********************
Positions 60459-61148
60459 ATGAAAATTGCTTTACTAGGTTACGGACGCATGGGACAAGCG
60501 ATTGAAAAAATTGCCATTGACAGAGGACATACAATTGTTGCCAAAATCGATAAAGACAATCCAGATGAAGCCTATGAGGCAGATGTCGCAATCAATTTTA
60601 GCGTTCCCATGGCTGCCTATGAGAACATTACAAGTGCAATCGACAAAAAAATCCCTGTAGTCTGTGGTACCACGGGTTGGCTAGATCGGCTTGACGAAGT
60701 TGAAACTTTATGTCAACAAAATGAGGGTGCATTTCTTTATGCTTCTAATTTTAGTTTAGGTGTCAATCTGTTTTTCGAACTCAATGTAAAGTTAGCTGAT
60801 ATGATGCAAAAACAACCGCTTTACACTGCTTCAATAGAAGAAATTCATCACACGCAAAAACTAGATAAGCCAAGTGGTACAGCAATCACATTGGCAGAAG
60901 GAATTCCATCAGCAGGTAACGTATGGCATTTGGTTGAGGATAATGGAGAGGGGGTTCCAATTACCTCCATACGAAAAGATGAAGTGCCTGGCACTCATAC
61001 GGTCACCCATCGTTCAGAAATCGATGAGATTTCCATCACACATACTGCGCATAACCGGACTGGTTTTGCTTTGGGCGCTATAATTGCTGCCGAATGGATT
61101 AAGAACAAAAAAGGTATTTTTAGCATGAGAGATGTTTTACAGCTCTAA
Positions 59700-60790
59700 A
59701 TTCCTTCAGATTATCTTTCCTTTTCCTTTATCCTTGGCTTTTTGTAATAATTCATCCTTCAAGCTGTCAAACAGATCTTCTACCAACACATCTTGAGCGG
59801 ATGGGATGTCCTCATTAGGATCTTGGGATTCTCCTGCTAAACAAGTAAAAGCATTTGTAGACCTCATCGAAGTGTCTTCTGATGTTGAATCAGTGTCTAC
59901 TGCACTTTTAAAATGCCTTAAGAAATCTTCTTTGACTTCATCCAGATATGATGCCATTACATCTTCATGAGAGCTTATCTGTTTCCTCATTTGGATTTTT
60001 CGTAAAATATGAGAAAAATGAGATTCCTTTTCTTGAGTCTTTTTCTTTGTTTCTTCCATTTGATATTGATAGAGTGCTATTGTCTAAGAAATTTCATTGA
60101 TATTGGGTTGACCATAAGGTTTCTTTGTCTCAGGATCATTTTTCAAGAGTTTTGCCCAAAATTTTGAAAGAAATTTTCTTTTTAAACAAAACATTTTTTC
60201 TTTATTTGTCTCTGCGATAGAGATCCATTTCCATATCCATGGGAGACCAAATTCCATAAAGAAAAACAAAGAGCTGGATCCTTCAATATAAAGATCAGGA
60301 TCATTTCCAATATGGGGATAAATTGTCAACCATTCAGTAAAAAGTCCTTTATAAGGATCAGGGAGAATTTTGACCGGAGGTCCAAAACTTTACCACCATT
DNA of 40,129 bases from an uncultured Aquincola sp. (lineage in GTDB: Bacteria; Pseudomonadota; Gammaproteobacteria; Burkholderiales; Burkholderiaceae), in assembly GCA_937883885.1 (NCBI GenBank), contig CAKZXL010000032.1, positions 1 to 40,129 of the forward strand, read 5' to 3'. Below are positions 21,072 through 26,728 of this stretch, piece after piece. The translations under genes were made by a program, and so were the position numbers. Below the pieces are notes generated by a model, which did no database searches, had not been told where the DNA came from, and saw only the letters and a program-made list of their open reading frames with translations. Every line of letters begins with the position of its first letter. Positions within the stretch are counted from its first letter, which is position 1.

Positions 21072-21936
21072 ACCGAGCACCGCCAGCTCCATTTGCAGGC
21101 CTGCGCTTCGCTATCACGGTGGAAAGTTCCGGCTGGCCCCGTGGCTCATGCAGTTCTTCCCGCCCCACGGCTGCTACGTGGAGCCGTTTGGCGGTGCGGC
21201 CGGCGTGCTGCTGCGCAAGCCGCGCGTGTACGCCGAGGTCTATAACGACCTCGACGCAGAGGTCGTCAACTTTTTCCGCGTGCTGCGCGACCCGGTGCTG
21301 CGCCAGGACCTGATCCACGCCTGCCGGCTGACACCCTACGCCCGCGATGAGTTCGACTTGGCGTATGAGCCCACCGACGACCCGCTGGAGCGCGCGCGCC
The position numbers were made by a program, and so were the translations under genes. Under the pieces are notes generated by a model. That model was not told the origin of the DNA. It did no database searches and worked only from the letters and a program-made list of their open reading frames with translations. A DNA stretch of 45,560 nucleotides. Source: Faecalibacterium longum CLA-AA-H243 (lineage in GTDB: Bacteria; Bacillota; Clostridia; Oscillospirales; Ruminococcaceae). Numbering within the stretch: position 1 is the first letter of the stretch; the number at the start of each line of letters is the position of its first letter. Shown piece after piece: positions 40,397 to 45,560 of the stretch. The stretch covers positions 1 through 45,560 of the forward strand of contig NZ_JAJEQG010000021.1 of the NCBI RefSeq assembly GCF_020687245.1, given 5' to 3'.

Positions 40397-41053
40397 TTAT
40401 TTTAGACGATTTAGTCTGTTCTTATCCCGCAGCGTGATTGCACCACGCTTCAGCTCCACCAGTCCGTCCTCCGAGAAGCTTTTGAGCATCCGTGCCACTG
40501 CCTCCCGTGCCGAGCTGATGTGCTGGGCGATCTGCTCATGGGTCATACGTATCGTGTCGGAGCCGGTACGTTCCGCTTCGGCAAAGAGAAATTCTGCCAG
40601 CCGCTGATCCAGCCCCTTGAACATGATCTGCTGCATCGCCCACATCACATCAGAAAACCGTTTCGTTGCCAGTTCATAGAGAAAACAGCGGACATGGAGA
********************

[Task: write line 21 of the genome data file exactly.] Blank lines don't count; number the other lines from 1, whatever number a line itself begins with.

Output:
21072 ACCGAGCACCGCCAGCTCCATTTGCAGGC